Fabien Cappello, Furniture Designer
Whatever Fabien Cappello‘s studies at ECAL may have taught him about luxury, his subsequent grad degree at the RCA may have un-taught him: The London-based designer has made stools carved from trashed Christmas trees, Venetian glass vessels melted onto lowly bricks, and benches constructed from shipping pallets or punctuated with cheap street-vendors’ umbrellas. That’s not to say, of course, that Cappello’s work isn’t high end — it’s been shown at the likes of Libby Sellers Gallery and has won him an Elle Decoration New Designers Award — just that the materials and ideas he sees value in wouldn’t exactly be considered the norm. If he’s come a long way since setting up his own studio in 2009, it’s because his focus on local and overlooked resources has captured the curiosity of the design world, not just its eyes or its wallets. That said, with the world headed where it’s headed, his style of economical chic may become the new luxury before long, so we figured he was worth checking in with. He gave Sight Unseen a quick glimpse into his practice below.
1. Describe your most recent project and how it was made.
“I’ve just designed a shelving system using corrugated plastic sheeting. It’s still a prototype; we needed shelves for displaying found objects in an exhibition in Japan, and we also needed some sort of room divider, so I built this rather quickly. The shelves are all CNC cut with undulating edges, and when the corrugated material is folded around them, it slots nicely into place and is secured with screws. The only structure is the skin of the object itself, so it feels like a reductive take on a normal shelving unit. The lightness of the plastic makes it seem like the shelves are floating with nothing between them, which gives the piece a great sensation of translucency. I see it as a response to the paper partitions you find in Japan.”
2. Describe your next project and how you’re currently making it.
“One of the projects I’m working on is called Planter Tower, which is basically a series of accessories that can be added to any plant pot that allows you to stack another pot on top of it. It’s a very simple idea. I made the same piece in two different sizes so you can also stack three pots on top of each other, composing some kind of crazy plant display. I’m really really fond of plants, but my flat is rather small, so I thought I’d be able to achieve quite a dramatic effect using only the footprint of a single pot — basically it’s a project I made for me! Ha. I’m not sure how (or if) the Planter Tower will ever exist for other people, but I’d love it to. At the moment I’m making a prototype in a small workshop in East London. These guys are really skilled at making pieces in metal wire — they normally produce postcard displays or newspaper racks for shops — and I’m really fond of this technique, so we get along very well. I might try to find someone that would like to produce and commercialize it. We’ll see.”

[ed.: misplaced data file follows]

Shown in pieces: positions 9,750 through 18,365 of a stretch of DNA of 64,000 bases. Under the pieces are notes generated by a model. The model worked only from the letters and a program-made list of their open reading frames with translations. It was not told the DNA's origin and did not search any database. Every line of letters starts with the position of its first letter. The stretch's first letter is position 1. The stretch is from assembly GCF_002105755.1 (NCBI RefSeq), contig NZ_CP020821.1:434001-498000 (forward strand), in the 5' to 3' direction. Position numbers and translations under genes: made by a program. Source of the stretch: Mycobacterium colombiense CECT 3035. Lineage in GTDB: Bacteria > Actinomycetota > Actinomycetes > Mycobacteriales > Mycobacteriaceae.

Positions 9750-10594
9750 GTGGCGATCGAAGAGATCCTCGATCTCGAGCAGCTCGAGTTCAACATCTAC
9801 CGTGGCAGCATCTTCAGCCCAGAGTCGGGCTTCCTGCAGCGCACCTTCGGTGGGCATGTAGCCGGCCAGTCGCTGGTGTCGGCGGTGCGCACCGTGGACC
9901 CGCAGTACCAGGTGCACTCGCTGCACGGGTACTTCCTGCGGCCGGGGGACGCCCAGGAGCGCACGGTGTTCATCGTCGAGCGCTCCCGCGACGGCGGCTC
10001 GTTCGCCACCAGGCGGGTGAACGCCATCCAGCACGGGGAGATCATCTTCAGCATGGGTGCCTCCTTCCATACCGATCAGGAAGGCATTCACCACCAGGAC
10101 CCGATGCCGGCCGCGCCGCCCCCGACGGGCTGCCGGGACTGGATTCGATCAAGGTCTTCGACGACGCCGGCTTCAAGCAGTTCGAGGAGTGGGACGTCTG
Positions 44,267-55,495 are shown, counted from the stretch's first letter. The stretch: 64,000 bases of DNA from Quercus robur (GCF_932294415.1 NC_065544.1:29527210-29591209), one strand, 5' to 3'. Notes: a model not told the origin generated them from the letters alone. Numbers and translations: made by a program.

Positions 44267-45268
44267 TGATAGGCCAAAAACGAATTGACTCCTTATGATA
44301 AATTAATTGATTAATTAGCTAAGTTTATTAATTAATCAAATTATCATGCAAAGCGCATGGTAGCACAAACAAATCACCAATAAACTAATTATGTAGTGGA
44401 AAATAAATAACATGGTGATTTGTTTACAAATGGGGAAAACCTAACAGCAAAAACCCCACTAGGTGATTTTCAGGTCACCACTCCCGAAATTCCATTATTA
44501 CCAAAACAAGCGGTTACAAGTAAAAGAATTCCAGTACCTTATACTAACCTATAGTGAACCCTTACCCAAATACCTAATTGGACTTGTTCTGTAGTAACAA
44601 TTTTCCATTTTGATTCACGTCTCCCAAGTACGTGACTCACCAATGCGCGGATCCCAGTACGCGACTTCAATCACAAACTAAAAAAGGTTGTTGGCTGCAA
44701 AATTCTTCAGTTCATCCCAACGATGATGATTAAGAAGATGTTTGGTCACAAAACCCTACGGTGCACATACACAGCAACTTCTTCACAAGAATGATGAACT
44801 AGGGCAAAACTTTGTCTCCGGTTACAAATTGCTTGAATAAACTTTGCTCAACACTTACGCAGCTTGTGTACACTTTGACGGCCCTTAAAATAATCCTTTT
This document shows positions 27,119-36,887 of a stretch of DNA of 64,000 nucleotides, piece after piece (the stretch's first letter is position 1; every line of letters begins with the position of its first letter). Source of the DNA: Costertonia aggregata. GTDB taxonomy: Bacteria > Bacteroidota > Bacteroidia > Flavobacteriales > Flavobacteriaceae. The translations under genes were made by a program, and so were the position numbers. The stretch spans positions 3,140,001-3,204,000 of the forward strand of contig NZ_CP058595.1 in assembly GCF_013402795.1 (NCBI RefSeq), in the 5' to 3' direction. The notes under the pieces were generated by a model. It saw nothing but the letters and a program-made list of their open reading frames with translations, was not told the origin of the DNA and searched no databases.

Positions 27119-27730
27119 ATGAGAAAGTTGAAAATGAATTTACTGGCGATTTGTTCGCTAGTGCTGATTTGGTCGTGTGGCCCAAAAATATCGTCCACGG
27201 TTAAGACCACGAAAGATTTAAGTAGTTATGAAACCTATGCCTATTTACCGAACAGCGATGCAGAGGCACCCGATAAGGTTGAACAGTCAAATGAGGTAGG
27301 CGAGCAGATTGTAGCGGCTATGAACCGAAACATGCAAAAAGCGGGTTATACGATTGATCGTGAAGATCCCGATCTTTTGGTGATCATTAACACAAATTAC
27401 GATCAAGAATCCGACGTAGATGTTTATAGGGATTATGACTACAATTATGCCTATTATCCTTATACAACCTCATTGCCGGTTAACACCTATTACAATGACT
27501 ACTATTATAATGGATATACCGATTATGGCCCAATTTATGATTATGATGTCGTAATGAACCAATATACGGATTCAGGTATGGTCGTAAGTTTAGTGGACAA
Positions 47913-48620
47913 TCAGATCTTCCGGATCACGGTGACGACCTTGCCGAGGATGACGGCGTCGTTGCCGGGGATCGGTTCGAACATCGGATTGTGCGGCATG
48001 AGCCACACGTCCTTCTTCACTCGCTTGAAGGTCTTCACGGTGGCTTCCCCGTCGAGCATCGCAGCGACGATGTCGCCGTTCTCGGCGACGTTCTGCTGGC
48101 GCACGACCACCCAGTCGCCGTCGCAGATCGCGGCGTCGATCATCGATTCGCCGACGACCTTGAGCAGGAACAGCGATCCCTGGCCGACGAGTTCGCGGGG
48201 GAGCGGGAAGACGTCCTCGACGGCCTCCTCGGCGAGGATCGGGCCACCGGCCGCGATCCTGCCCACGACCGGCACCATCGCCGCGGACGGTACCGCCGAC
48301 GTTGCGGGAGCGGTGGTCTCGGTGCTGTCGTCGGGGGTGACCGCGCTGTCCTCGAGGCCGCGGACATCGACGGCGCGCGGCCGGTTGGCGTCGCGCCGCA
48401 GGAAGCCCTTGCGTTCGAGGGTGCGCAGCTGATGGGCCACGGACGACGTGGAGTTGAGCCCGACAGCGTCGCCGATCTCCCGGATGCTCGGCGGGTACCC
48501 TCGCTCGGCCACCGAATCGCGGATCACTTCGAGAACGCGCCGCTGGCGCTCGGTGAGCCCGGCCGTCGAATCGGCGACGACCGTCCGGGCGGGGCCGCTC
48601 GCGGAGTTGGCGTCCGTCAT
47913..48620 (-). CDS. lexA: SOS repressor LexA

3. Tell us one thing that’s been inspiring you lately and why.
“Well, for creative types, being inspired is like breathing: It happens almost as a natural process. It feels really important for me to change the air I’m breathing from time to time, so I like to travel. I get to travel a lot lately — more than normal, because on top of my studio practice, I’m also temporarily involved in two design universities as a visiting lecturer in Europe and the UK. When I’m on the road, I try to spend time observing what’s around me, and I started to compile an archive of these ‘Observations.’ At the beginning it was only meant to be shared with my students, but soon enough I realized that this collection of images taken with my phone was also feeding my work. I’ve always taken pictures of my surroundings like this, but I’m now really committed to it. It’s become like a tool in my practice.”
Shared Observation images, from top: Interesting door handle, Tallinn, Estonia. Dan Flavin kebab sign, London, UK. DIY Post Modernist house conversion, Lyon, France.
4. Show us your studio and tell us what you like about it.
“I’ve just moved into a new studio and I’m so excited about it! It used to be two rooms, and no one had taken care of them for a while. I broke down a partition wall, painted the other walls, cleaned up the brick work — it took me a while, but I’m now settling down slowly. I pretty much like everything about it! It’s in Stoke Newington, in North London, and the building is home to a very exciting creative community, some of whom are my very good friends. The space itself is kind of L-shaped, with one side very bright thanks to two big windows. In front of the window is a big desk that can seat three of us working on a computer or drawing. The other side is more like a garage; I could see punk gigs happening there. It’s devoted to making, so I kept it a bit more rough. The whole studio is still pretty empty, ready for some action!”
Fabien Cappello, Sandcast Lamp
Fabien Cappello, Brick Glass